Heredity’ was published in a poetry collection, Moments of Vision, in the year 1917. This collection, in a sense, was Hardy’s response to Darwin’s theory of evolution which was the talk of the town at the time. Darwin’s new theory then had Hardy questioning a lot about humans, including their belief in God.

What is the inspiration behind the poem?

Darwin’s theories on evolution and natural selection, added to Hardy’s pessimistic view on human existence, inspired the poem. In the collection to which ‘Heredity’ belongs, Hardy poetically pens down his thoughts on Darwin’s theories while slowly relinquishing his previously held Christian belief on the subject of man’s creation. Despite Hardy’s pessimism, however, ‘Heredity’ notes that something about humans survives beyond them.

Is there an overall tone and mood in ‘Heredity?’

In ‘Heredity,’ the speaker’s tone is boastful overall, its mood arrogantly uplifted. The speaker, Heredity, is proud to outlive man’s fate, something it mocks throughout the poem.

Is ‘Heredity’ lyric poetry?

Lyric poetry is a short poem in which a speaker expresses personal emotions to an audience. A defining quality of lyric poetry is that it is always written in first person. Having had these qualities, one can call ‘Heredity’ lyric poetry. Thomas Hardy wrote numerous poems of this sort.

Similar Poetry

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Thomas Hardy

Thomas Hardy was known for his pessimistic outlook on life and humanity; this is reflected in his poetry. Even though 'Heredity' is one of Hardy's more popular and less pessimistic poems, it is still no exception to Hardy's signature tone and mood.
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20th Century

Thomas Hardy wrote poems between the late 19th century and the early 20th century. 'Heredity,' in particular, was written in the 20th century after Darwinian theories were revealed to the world. 'Heredity' as a poem represents a poetic transition from the age of Romanticism to the age of science and scientific reasoning. Hence, it is evidently an important pivot for the times.
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Hardy's poems are known and lauded in the English poetry society and even beyond due to their ability to refuse the status quo and take solitary stances on controversial issues. Hardy's poems, including 'Heredity,' expressed rather individualistic thoughts in a smooth, straightforward and even gloomy manner that had its own strange sense of charm.
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Immortality is a dominant theme in this poem. The poet persona, Heredity, celebrates its immortality relative to the human lifespan. It mentions it "heeds no call to die," unlike man whose "flesh perishes."
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Nature is an underlying theme in the poem though not in the romantic sense. The concept of 'Heredity' itself is a natural one. The passing down of traits from generation to generation is an event set to occur in nature, just like the death of man.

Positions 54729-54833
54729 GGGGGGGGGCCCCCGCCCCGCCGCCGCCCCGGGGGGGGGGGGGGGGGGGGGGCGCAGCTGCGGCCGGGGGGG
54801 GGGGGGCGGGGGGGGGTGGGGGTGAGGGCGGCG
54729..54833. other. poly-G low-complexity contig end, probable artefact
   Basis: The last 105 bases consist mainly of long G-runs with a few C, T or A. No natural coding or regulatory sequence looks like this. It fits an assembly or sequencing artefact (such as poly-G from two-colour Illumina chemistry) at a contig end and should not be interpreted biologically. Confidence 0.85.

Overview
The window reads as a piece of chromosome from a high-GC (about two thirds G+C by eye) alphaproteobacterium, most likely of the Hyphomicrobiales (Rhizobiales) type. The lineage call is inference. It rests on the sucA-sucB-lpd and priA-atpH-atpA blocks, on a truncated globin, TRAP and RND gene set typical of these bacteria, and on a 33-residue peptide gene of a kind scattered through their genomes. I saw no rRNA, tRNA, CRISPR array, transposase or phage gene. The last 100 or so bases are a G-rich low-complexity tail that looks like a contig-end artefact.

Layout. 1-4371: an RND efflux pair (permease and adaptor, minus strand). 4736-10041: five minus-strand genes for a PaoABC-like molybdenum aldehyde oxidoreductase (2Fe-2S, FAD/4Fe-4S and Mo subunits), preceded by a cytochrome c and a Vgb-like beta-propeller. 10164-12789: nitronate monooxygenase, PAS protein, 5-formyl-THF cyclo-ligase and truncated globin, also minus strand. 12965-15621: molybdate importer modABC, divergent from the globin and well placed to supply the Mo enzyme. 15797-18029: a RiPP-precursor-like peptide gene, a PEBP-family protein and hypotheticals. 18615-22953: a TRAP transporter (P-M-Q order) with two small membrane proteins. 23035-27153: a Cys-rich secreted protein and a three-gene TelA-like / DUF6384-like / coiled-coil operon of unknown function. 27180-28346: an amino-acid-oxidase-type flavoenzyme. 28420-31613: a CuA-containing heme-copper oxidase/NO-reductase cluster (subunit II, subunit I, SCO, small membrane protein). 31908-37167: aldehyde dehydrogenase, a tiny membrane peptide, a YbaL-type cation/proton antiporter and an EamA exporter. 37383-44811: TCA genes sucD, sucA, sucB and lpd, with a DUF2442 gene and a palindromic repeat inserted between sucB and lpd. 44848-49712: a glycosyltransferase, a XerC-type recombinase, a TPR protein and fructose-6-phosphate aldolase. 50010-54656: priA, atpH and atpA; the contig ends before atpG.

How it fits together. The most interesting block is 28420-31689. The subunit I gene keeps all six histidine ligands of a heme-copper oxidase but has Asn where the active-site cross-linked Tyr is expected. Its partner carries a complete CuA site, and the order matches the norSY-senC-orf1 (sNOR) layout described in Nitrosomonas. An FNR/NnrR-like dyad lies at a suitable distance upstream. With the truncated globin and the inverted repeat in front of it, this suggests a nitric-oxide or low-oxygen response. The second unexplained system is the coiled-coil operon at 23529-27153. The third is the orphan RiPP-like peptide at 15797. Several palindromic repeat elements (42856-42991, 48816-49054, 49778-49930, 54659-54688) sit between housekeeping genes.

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Heredity's scorn for humanity's short existence is evident throughout the poem. The poet persona, though it does not have to, takes every available opportunity to express its disgust for man's predetermined fate to die.
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The speaker, Heredity, expresses pride in its attributes from the first line of the poem. Its boastfulness becomes increasingly apparent and somewhat overbearing as it continually highlights its freedom to live against the confinement of the human lifespan.
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This poem though briefly, highlights an aspect of its definition: the family. It talks about being the "family face." The phrase portrays one quality of heredity, the quality that enables one to spot similarities in looks within a family.
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The poem briefly touches on the fate of human existence, almost as if Hardy could not help but express his ideology through his poet persona. The poet persona, Heredity, chides humanity for its fate, the "durance" of its lifespan as opposed to Heredity's freedom from it.
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All in all, 'Heredity' as a poem highlights an aspect of humanity, the scientific aspect. It brings to the reader's awareness the fact that we are, more or less, made up of traits that have been passed down through generations.
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Whether or not it be a result of Heredity's boastfulness, the poem highlights the mortality of man by contrasting it with the poet persona's immortality. The poet persona takes it upon itself to remind readers how brief the human lifespan is, and how it has the capacity to transcend that span.
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Free Verse

This piece is an unconventional free verse in the sense that it is a rhymed free verse without a consistent meter. Despite its inconsistent meter, the poem maintains a smooth rhythm with its steady syllable count and an occasional use of parallelism.
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This poem embodies all the features of lyric poetry. This is unsurprising considering Thomas Hardy was quite known for writing this genre of poetry. The poem is short, written in first person and expresses rather personal feelings, as all lyric poems do.
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Anastasia Ifinedo Poetry Expert
Anastasia Ifinedo is an officially published poet. You can find her poems in the anthologies, "Mrs Latimer Had A Fat Cat" by Cozy Cat Press and "The Little is Much" by Earnest Writes Community, among others. A former poet for the Invincible Quill Magazine and a reviewer of poems on several writing platforms, she has helped—and continues to help—many poets like her hone their craft.